by SAVIOUS KWINIKA
JOHANNESBURG – SOME 100 South African young graduates are to be equipped with vital fifth-generation technology (5G) skills and insights courtesy of a partnership between Huawei and the Youth Information and Communication Technology Council.
The 5G training programme forms part of Huawei’s wider commitment to equipping local graduates with the skills to make the most of the Fourth Industrial Revolution (4IR).
Speaking at the launch, Dr Albert Lysko of the Council for Scientific and Industrial Research (CSIR) underlined the importance of increased broadband access and speed is for socioeconomic development.
“Increased speed and more accessible broadband mean a better life for all people,” he says. “The last year has shown just how critical broadband is, especially when it comes to the evolution of education and work,” Lysko said.
He said the importance of connectivity will grow in the coming years.
“The information requirements for sensors on things like self-driving cars, smart objects, and factory components, mean that we’ll need ever-increasing levels of connectivity and bandwidth,” Lysko said.
Kian Chen, deputy Chief Executive Officer for Huawei South Africa, pointed out Huawei recognises that and is firmly committed to growing South Africa’s 4IR skills.
“As a leading ICT solution provider and the leader in many technologies, we fully understand how big a driver technology is for social and economic transformation. We are also very aware of the importance of developing talent and supporting South Africa’s ICT skills,” Chen said.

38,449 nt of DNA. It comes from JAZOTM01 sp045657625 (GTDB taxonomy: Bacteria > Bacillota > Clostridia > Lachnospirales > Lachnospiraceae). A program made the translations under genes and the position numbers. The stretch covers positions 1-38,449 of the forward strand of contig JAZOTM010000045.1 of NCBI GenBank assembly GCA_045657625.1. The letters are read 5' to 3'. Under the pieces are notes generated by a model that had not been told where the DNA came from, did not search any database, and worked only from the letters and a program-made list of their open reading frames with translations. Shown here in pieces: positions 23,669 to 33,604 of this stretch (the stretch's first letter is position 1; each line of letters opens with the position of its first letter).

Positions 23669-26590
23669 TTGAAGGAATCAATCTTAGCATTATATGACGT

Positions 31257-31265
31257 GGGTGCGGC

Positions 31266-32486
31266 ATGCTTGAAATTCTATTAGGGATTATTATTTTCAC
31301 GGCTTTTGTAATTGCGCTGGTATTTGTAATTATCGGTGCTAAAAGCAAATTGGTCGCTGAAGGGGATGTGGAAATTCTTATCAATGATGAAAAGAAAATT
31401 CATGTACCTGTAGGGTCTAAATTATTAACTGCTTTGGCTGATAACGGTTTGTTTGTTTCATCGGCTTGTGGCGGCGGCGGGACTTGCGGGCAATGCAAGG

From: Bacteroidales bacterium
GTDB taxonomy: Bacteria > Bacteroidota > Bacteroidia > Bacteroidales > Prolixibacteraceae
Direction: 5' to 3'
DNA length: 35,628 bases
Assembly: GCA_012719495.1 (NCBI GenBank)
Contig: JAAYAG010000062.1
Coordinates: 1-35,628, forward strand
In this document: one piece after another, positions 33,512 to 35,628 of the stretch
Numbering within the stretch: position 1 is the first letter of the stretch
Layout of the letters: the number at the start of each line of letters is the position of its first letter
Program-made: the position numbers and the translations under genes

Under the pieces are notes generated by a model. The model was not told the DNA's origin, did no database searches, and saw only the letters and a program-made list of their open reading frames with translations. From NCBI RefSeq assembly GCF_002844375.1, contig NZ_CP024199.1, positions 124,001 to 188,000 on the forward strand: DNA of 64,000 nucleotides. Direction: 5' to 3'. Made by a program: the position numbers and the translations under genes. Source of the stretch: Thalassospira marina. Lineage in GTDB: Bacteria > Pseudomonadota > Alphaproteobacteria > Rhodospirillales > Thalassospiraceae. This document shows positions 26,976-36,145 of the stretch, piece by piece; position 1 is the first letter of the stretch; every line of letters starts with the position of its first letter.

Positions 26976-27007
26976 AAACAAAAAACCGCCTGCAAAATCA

He disclosed the 4IR training programme, run in conjunction with the Department of Communications and Digital Technologies (DCDT), is targeting more than 6 000 learners, who are either post graduate ICT students or practitioners.
“We are strong believers that young people must become agents of their own futures. With this training, we are opening up windows to multiple opportunities for them to do so,” Chen said.
Stella Ndabeni-Abrahams, Minister of Communications and Digital Technologies (DCDT), said government has a clear commitment to developing a South African economy that had the necessary technology and skills to compete globally.
“Huawei has been a valuable partner not just in building the infrastructure that South Africa needs, but also through programmes such as this one, developing the skills required to build a highly developed digital economy,” she said.
The ICT Youth Council, which was launched earlier this year, co-ordinates ICT stakeholders to ensure youth inclusion in the sector and efforts to enhance human capacity for the 4IR.
“The Youth ICT Council’s strategic partnership with Huawei Technologies South Africa is informed by how it invests extensively in technology development and is able to stay ahead of the market with regards to providing the latest technological solutions, while advocating for broader inclusion in the digital economy,” Luvo Grey, President of the council stated.
– CAJ News